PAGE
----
Imitation is the Sincerest Form of Being a Plagiarist

Like many tech junkies, I sleep with my phone right next to bed. Every morning it’s the same; eyes open, big yawn, reach for phone, check email and Twitter. Over the past month, though, there’s been an additional step in my routine: stock my Tiny Tower.

If you haven’t played the iPhone Game of the Year, Tiny Tower, it’s a pretty simple concept. The game is free to play (heavy on the free). You’re tasked with building new floors in your tower, populating it with “bitizens” and giving them places to shop in five categories. Each bitizen is rated in each of the commercial categories with a “dream job.” Place a bitizen in his/her dream job and you get bonus Tower Bucks and that floor becomes more productive.

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Tower Bucks are used to upgrade your elevators, speed restocking or construction and for purchasing costumes for your bitizens. There’s a little bit more to it, but overall, the game simply shouldn’t be as addictive as it is. It’s got the pick up and play of any good mobile game with the short burst experience of an Animal Crossing title. I’m sure that developer Nimblebit has raked in a not-insignificant amount of money by selling bundles of Tower Bucks to diehard Tower Superbittendents(?).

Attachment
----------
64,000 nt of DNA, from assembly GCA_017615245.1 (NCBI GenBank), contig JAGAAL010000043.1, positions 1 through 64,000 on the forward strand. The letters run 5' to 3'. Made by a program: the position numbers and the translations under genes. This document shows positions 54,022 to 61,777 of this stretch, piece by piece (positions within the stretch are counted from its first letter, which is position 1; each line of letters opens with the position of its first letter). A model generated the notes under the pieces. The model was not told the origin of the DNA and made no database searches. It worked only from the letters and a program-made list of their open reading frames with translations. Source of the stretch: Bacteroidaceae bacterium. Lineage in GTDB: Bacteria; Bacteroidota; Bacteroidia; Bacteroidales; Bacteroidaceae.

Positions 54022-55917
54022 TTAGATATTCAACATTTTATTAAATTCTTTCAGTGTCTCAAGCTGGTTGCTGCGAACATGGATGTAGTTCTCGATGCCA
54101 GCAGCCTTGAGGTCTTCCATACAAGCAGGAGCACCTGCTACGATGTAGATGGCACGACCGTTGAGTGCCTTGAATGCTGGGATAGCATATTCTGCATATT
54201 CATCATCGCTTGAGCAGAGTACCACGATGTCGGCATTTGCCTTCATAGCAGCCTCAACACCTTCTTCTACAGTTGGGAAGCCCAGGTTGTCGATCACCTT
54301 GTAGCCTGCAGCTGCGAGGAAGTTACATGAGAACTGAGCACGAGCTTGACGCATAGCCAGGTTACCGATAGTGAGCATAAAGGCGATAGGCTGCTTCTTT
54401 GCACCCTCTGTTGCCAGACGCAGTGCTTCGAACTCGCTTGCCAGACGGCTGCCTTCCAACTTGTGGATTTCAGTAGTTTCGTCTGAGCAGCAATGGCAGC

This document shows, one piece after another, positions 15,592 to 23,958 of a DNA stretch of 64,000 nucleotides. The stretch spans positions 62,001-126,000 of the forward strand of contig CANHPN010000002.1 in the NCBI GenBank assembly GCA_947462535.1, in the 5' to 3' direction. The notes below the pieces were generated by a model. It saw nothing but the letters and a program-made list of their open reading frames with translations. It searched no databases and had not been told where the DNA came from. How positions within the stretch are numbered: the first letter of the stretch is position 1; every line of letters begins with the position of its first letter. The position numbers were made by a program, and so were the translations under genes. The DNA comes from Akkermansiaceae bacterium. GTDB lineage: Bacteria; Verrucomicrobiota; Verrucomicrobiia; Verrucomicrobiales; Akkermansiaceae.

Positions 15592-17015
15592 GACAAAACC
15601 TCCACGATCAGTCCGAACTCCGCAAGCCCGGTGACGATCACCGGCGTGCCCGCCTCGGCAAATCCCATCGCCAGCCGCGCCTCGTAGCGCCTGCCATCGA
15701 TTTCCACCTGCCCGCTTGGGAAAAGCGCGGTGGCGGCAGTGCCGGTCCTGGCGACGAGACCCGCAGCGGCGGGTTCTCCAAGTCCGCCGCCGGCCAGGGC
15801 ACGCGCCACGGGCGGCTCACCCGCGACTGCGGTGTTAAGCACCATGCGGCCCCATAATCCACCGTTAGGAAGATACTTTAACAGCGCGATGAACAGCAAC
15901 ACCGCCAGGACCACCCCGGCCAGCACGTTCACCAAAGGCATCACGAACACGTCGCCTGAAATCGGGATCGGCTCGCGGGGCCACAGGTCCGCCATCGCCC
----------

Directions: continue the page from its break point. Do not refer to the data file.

In this industry, cribbing from the competition isn’t uncommon. With enough massaging, tweaking and improving, though, it can be a very good thing, leading to some of the best games. Platformers, adventures and collections in video games all started somewhere and keep getting better. OK- maybe not the mindless collection thing, but that’s a subject for another day. Without Space Panic, we may not have had Super Mario Bros. Without Adventure, the Triforce would still be fractured.

Continued on the next page…

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Written by
Mike is the Reviews Editor and former Community Manager for this fine, digital establishment. You can find him crawling through dungeons, cruising the galaxy in the Normandy, and geeking it out around a gaming table.

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